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Σ 483.

R.A. 3h 57m

Dec. +39° 14′

Discovered by W. Struve in 1830. There are in all 20 measures down to 1904, and in 1906 it appeared single to Burnham in the 40-inch. Early observations are important as soon as

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Discovered by Burnham in 1879. A long series of measures is available, and Professor Aitken has communicated those of 1907 and 1908.

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The close pair of a triple system discovered by Burnham in 1878. The distance never exceeds o" 5, and the object is difficult, but the measures are numerous and good. A few have been rejected. The comes is now passing periastron, and measures, though difficult, will be valuable.

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Discovered by Alvan Clark in 1852. The angles given by Dembowski, by the Cincinnati observers in 1878, and by Hall in 1879 have been reversed. There is a systematic run of negative

residuals in angle in the second quadrant, but the available material is not sufficient to justify a modification of the elements.

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The early measures are

Discovered by W. Struve in 1831. few and not very accordant. The early angles have been altered by 180°, as suggested by Lewis. With this proviso an arc of 300° has been described since Struve's measures.

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Discovered by Herschel in 1780 and followed regularly. No orbit given as yet represents all the observations. The measures are given in Lewis' Memoir and in Burnham's General Catalogue.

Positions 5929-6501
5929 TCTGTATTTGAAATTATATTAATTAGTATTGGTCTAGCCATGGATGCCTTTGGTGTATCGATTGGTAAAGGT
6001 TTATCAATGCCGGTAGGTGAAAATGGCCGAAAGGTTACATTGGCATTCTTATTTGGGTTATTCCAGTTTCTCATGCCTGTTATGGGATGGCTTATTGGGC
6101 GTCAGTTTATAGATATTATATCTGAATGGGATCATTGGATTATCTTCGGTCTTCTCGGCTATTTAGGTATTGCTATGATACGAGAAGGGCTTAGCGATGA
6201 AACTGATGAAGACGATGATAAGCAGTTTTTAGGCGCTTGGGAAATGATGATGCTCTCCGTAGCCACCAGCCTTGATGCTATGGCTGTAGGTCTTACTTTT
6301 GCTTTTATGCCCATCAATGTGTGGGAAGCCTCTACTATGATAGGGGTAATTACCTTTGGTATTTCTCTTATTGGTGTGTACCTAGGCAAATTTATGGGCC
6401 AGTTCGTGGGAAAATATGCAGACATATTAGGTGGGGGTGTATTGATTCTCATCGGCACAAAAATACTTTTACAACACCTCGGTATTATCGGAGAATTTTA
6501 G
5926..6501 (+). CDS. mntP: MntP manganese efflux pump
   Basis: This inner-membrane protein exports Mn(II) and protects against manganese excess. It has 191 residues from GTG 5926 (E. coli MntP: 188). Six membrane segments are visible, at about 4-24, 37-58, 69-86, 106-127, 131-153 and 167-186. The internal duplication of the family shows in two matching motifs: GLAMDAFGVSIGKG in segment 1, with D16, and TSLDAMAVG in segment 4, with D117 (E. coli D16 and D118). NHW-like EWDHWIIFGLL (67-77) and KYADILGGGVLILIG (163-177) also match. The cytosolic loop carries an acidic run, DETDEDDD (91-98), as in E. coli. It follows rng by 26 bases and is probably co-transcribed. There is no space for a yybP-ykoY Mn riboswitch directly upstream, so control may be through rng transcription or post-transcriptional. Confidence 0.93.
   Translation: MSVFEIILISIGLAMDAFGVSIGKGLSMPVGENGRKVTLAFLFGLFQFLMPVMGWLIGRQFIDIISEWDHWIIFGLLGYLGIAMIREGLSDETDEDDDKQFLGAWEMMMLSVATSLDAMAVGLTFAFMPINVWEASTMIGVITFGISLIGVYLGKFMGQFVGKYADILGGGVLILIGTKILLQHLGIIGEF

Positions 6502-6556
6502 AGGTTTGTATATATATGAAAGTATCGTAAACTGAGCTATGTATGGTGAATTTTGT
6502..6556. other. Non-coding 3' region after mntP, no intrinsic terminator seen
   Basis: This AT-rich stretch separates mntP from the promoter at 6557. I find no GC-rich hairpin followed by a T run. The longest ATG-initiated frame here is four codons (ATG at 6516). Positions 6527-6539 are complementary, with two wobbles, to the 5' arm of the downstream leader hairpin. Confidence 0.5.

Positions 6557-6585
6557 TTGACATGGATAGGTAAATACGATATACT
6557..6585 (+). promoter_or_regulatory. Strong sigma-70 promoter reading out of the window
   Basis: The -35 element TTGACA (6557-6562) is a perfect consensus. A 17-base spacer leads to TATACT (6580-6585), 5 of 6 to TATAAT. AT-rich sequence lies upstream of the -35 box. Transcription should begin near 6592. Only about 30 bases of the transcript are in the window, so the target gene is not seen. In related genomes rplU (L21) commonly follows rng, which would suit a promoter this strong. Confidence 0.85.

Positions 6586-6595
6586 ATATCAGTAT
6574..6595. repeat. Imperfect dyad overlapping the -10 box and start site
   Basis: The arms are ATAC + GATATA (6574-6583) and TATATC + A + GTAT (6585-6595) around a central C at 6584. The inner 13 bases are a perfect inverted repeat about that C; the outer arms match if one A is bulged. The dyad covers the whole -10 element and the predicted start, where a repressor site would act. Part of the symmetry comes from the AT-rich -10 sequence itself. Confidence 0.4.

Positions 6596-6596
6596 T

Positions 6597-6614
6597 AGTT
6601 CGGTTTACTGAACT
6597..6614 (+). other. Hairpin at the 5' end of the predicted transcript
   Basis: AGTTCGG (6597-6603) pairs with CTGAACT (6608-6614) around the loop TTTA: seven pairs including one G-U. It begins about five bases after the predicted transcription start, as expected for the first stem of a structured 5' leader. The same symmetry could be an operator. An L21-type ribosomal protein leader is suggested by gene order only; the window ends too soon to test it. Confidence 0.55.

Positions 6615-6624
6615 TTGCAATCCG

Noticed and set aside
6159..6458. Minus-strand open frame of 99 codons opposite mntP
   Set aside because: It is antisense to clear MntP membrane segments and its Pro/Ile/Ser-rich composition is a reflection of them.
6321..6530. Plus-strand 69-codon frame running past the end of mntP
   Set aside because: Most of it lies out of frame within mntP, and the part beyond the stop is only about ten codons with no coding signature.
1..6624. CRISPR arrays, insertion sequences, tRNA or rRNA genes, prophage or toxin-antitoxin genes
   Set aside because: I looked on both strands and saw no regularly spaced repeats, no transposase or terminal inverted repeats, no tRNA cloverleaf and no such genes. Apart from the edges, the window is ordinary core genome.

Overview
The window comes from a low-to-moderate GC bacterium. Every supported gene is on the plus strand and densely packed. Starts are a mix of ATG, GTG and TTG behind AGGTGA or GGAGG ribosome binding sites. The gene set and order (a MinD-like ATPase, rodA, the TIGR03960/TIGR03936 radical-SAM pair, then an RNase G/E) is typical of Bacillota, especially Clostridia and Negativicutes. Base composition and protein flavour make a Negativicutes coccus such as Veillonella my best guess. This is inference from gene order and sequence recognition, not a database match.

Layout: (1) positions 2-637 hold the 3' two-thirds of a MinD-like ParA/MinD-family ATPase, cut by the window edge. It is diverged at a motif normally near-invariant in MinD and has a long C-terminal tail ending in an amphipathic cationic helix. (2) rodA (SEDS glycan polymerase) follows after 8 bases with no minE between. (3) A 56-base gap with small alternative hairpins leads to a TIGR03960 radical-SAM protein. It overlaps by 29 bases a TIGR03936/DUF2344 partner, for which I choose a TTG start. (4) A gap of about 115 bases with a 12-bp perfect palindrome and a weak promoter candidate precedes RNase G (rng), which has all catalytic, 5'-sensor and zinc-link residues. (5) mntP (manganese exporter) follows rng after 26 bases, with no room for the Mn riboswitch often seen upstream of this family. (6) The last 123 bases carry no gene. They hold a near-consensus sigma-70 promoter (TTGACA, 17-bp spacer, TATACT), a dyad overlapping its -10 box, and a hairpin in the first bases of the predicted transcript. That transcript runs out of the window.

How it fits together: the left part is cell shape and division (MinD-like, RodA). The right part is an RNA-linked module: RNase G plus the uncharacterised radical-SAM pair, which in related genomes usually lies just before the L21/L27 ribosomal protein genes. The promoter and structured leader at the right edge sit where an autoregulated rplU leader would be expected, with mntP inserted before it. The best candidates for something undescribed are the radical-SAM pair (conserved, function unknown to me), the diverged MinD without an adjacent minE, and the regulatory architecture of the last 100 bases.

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R.A. 18h 56m

Σ 2438.

Dec. +58° 5'

Discovered by Herschel in 1782, and re-examined the next year. Re-measured by Sir John Herschel in 1830, and afterwards followed by several observers. As periastron was passed about 25 years ago, it will be many years before the present elements can be improved. The eccentricity is higher than that of any other known double star except Σ 2525.

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The companion of Σ 2481, found to be a close double by Secchi in 1858. Measured by Otto Struve in 1866, and by Schiaparelli in 1876; there are no measures between 1881 and 1897, since which time it has been followed by Aitken. Aitken's angles before 1901 are altered by 180°.

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The Radius of the Moon for libration -4°5. By Walter Heath.

Dr. L. Struve, in his reduction of the occultations observed during the lunar eclipses of 1884 and 1888 (Dorpat Observatory Publications, vol. xx.), made a table of the values of the radius of the Moon's limb at different position-angles; a similar table was published by me last year (Ast. Nach., 4206), including more observations, the geocentric libration in longitude being within the limits 33 and 5°3.

I have drawn the diagrams below in order to compare the figures in this table with the results obtained by Dr. Hayn from his micrometer measurements at the Leipzig Observatory (Selenographische Koordinaten, III Abhandlung, Leipzig, 1907). In the diagrams the figures at the side are for measuring the radius, and those at the bottom denote position-angles; the dotted line shows the values taken from Dr. Hayn's table, and the other line indicates the occultation results. The zero from which the occultation radius is measured is the Moon's centre as determined

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